#bioPGH Blog: A Snowy Owl Irruption!
Dec 14
2017

#bioPGH Blog: A Snowy Owl Irruption!

By Dr. Maria Wheeler-Dubas, Research and Science Education Outreach Coordinator

Biophilia NetworkA resource of Biophilia: Pittsburgh, #bioPGH is a weekly blog and social media series that aims to encourage both children and adults to reconnect with nature and enjoy what each of our distinctive seasons has to offer. 

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For most of us who live in Pennsylvania, the most common time to spot a snowy owl might be when we’re waiting for a letter to arrive from a magical school. However, if you’re a birding enthusiast and you’d like to catch a glimpse of this feathered Arctic beauty, you might be in luck! There is currently a snowy owl irruption underway, and snowys have spotted across the Northeastern states and even as far south as North Carolina. But what is an irruption, and why would tundra-dwelling birds come down this far south? Let’s explore!

First of all, what is an “irruption?” It can be broadly defined as a dramatic surge in number of animals, but the ornithological (bird-related) definition specifically refers to a disruption in normal movement or migratory patterns.  Jim Bonner, executive director of the Western Pennsylvania chapter of the Audubon Society, explains the biology behind this disruption in normal snowy owl wintering patterns and how it is directly linked to snow owls’ primary food source: lemmings.

“The snowy owl population is tied to the lemming population, and lemmings have cyclical population numbers,” explains Bonner. High prey availability and unusual travel patterns are linked because of an important part of nature that humans often forget: when resources are limited, animals’ offspring don’t always survive to adulthood. For example, if a snowy owl laid a clutch of five eggs, it takes quite a bit of work for parents to provide enough food for all of the young. In years of low prey availability, fewer offspring survive. In irruption years, though, after a summer boom of lemmings, this is not the case.

“About every four to five years, with an abundance of prey availability, more young snowys survive than usual. As these young snowys start to grow up and disperse, they can travel further—move out further south.”

Thus, contrary to popular belief that snowys travel because of a lack of food, they are actually exploring much greater distances because they’ve been well-fed! In fact, the birds that are banded during irruption years tend to be heavier than those that are banded in normal years. The birds also tend to be younger—not necessarily young-of-the-year, but younger than the average first breeding age of 2 or 3 years old.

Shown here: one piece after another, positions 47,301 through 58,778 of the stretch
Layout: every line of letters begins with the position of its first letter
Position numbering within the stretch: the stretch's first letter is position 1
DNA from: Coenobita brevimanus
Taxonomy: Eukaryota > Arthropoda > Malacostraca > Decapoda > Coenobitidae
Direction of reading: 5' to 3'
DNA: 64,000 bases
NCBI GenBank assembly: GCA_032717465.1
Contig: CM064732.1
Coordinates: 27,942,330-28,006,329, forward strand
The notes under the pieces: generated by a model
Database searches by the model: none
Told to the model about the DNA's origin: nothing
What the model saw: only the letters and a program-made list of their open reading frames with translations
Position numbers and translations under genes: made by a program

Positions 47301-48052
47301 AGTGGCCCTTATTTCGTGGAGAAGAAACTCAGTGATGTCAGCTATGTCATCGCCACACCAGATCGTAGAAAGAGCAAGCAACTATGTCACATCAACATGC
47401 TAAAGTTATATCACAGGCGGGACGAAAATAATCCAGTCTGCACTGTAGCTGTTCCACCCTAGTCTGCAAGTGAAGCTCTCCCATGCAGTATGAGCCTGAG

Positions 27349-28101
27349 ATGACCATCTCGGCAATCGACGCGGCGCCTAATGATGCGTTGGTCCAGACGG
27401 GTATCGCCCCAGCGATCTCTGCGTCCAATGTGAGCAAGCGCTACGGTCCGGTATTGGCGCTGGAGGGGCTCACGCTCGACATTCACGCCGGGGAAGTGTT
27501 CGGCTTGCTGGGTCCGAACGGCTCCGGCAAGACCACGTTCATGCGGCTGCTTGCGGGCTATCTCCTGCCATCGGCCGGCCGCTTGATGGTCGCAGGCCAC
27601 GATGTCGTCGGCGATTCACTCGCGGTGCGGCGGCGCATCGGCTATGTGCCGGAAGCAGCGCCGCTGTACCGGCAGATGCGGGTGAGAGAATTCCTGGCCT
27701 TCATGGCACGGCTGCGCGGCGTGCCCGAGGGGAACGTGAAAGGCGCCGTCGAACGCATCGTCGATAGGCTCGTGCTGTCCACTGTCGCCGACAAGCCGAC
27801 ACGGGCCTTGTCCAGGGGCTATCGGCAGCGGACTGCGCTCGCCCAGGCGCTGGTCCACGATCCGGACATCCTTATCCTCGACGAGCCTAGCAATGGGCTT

If you hope to catch a glimpse of these rare birds while they’re on our part of the continent, your best bet is to seek out their ideal habitat types. In the Arctic, snowy owls live on the open tundra—frozen grasslands too far north for trees to survive. Thus, when snowys come down this far south, we can still expect to see these owls avoiding heavily forested areas.

“They are absolutely ‘non-tree’ birds, so to speak,” Bonner says. “They stay on rooftops, or other perches in wide open spaces, especially around airports.” This makes sense when you consider their hunting strategies. Relatively unique in the owl world, snowy owls are actually diurnal (awake during the day time), and they rely on their eyesight to detect prey.

“They will purposely sit out in the wide open to look for prey,” Bonner notes. “They perch and wait. The strategy is they are not burning energy looking for prey.”

To find out where snowys have been spotted, check out the openly available data on websites like eBird and iNaturalist. As of post time, a snowy owl was definitively spotted as nearby as Ford City, and there was an unconfirmed sighting within Allegheny County last week.

These birds won’t stay down here forever, though. Snowy owls do often migrate south in the winter (though not this far south), but they will return to their summering grounds for the breeding season. Most likely, the birds will be on their way back north by February. While you have the chance, be sure to get out there and look!

Connecting to the Outdoors Tip: Birders are in luck in more ways than one! Besides the snowy owl irruption, the chapters of the Audubon Society all over the country are hosting their annual Christmas Bird Counts—the largest and longest-running citizen science effort in the world. Even if you don’t have a lot of experience birding, this is the perfect opportunity for beginners to get involved alongside seasoned experts. To find a count near you, check out Audubon Society of Western PA’s website. If you happen to spot a snowy on your own, you can document it on eBird (a resource of the Cornell Lab of Ornithology) or iNaturalist. You can upload pictures and location to either/both, and other birders can confirm your ID or keep track of the irruption.

Continue the Conversation: Share your nature discoveries with our community by posting to Twitter and Instagram with hashtag #bioPGH, and R.S.V.P. to attend our next Biophilia: Pittsburgh meeting.

Resources

All About Birds: Snowy Owl

Project Snowstorm: What is an Irruption

eBird

Photo Credits: Wikimedia User Bert de Tilly CC-BY-SA-3.0 and Pexels CC0


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